With an estimated strength of 1,200 to 1,600 fighters operating from several bases in the DRC, the ADF continues to build its numbers through the abduction of young people and children as it has never established the popular appeal necessary to entice voluntary recruitment in significant numbers (Xinhua, July 15; Daily Monitor [Kampala], July 16). The result is that the DRC-based ADF, despite being described in Kampala as a Muslim extremist group, is in fact largely non-Muslim and to a significant degree, even non-Ugandan (for the development of the ADF, see Terrorism Monitor, December 20, 2007). Muslims are a minority in Uganda, forming about 15 percent of the total population. The UPDF has described the ADF as a “real threat” to Uganda with ties to Somalia’s extremist al-Shabaab movement (New Vision [Kampala], July 12). According to UPDF spokesman Paddy Ankunda, “The link to al-Shabaab could give [the] ADF new skills and explosives might sneak into the country. They have been opening up new camps in Bundibugyo and they are training; this might cause insecurity” (Observer [Kampala], July 14).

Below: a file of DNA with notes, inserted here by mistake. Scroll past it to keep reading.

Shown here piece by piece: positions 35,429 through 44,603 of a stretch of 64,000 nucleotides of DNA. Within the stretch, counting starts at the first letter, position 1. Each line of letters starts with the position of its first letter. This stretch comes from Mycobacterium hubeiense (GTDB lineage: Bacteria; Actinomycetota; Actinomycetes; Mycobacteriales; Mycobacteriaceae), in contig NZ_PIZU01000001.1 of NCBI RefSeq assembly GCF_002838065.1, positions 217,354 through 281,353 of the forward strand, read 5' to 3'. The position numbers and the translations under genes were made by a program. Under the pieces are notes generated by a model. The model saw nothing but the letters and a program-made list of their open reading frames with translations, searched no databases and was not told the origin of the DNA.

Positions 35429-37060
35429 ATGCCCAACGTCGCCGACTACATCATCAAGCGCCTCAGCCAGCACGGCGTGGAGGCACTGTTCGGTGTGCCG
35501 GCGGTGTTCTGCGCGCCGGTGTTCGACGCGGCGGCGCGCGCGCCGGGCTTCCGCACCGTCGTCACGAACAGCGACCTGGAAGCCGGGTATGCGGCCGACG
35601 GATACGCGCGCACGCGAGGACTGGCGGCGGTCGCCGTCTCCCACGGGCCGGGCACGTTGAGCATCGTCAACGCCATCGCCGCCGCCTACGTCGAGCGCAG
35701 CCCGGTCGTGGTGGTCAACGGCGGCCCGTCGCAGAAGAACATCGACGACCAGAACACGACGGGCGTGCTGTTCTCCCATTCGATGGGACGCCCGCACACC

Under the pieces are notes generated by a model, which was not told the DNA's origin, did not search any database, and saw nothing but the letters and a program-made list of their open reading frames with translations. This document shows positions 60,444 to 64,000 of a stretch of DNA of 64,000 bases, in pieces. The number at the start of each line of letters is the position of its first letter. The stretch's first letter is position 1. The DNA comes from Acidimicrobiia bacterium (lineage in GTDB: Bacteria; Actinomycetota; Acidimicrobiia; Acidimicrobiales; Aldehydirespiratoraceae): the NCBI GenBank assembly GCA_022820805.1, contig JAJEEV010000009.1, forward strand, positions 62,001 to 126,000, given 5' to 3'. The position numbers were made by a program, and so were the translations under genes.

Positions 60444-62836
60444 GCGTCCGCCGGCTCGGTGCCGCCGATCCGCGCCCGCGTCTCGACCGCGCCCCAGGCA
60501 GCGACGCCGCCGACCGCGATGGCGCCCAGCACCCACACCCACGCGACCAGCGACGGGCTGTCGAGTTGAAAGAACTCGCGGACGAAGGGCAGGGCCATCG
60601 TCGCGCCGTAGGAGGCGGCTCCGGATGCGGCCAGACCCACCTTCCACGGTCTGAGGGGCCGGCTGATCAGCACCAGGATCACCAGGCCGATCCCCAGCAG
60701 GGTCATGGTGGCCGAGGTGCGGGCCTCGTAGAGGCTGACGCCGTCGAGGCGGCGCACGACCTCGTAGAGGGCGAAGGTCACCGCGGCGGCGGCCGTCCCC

A recent Ugandan intelligence report indicates that the ADF headquarters is located in Makayoba, in the Eringeti District of North Kivu Province, with principal bases in Mwalika (Isale District) and Kikingi, close to the Rwenzori mountain range. The report says the group is largely armed with light infantry weapons suitable to use in the region, such as sub-machine guns, light and medium machine guns and mortars of the 60mm and 82mm varieties (Daily Monitor [Kampala], July 16).